UK Math Teacher Suspended for Saying ‘Well Done, Girls’ as One Student Identifies as Boy
OXFORD, U.K. — A math teacher in the U.K. has been suspended and faces possible further disciplinary action after he said “Well done, girls” to a group of students in forgetting that one of the girls prefers to be identified as a boy.
Joshua Sutcliffe is a teacher at Cherwell School in Oxford and is also a pastor at Christ Revelation Church. He teaches three classes—an estimated 150 students—each day and has excelled with his Key Stage 3 students. Sutcliffe’s students range in age from 11-18.
However, on Nov. 2, a complaint was filed against Sutcliffe after remarking “Well done, girls,” to his class as one of the female students identifies as a boy. Sutcliffe says that he was never advised by the school how to treat the situation, but tried to handle the matter with balance in not compromising his convictions but also not being inflammatory.
“[I] refrained from using any pronouns because I wasn’t really sure [what to do],” he told the organization Christian Concern. “I know it’s a sensitive issue, and I didn’t want it to affect the learning environment.”
Sutcliffe said that he was simply encouraging his students for doing a good job one day and was not thinking about how the girl preferred to be identified as a boy. Although he apologized to the student for what he calls a “slip of the tongue,” the child’s parents filed a complaint and Sutcliffe was consequently suspended for “misgendering” the student.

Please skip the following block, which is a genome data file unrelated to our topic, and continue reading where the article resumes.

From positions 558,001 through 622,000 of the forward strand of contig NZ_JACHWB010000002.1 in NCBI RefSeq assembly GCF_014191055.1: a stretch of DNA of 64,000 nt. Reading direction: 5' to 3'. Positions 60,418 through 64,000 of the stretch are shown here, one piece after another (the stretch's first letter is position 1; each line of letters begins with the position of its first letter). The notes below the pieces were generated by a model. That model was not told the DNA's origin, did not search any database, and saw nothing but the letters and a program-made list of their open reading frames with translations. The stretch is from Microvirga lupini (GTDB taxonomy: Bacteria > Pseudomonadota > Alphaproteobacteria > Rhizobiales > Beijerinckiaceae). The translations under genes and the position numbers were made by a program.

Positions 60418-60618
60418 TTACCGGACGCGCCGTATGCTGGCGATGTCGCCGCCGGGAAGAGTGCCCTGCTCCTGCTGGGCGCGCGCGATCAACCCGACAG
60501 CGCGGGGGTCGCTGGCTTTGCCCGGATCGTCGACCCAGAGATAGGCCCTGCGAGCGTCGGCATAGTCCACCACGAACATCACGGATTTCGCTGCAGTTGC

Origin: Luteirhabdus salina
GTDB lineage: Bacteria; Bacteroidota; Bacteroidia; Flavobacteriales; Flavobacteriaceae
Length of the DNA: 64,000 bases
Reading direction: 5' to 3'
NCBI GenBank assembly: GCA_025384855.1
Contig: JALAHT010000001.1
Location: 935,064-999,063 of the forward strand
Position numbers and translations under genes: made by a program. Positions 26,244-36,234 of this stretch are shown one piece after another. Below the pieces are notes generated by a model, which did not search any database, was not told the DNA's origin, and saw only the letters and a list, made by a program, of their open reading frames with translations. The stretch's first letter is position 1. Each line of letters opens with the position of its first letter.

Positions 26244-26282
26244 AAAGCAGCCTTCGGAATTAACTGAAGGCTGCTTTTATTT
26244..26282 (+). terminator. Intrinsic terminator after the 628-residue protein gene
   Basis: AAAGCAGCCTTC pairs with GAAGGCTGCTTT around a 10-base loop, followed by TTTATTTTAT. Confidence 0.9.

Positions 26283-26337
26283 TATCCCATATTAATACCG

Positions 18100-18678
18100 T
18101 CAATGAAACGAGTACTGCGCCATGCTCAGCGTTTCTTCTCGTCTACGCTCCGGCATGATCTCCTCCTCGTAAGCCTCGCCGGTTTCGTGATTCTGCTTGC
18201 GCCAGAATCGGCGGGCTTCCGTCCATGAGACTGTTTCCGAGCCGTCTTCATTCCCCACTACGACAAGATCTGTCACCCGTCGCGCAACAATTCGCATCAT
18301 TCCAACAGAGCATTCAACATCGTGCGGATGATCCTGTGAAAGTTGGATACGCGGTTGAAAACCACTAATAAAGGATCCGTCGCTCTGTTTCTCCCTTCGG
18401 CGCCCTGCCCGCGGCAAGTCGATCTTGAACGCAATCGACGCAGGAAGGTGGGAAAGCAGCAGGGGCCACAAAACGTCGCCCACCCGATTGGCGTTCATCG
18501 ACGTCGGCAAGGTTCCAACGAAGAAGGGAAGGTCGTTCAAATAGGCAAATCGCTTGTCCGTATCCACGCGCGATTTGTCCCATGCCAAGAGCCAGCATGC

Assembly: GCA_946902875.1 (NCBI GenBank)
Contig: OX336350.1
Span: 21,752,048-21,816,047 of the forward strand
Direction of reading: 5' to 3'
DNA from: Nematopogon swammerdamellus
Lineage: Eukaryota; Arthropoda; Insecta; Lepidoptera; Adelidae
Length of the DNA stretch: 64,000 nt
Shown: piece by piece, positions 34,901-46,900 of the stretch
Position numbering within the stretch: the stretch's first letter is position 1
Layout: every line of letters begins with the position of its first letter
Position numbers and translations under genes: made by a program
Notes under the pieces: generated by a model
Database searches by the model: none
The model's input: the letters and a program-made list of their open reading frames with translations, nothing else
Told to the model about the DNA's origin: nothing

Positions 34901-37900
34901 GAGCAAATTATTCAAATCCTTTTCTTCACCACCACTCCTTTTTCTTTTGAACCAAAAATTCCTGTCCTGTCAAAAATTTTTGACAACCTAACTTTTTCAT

Sutcliffe is now under investigation and faces a disciplinary hearing about the matter.
“I have been shocked and saddened by the actions of the school, which, in my opinion, reflect an increasing trend of seeing Christians, people like me, being marginalized in the public square, and our beliefs punished and silenced,” he said in a statement.
“The aggressive way in which transgender ideology is being imposed is undermining my freedom of belief and conscience, as well as the conscience of many people throughout our nation who believe that gender is assigned at birth,” Sutcliffe lamented.
He reiterated that he did not intentionally target the student in saying “Well done, girls” to the group as a whole.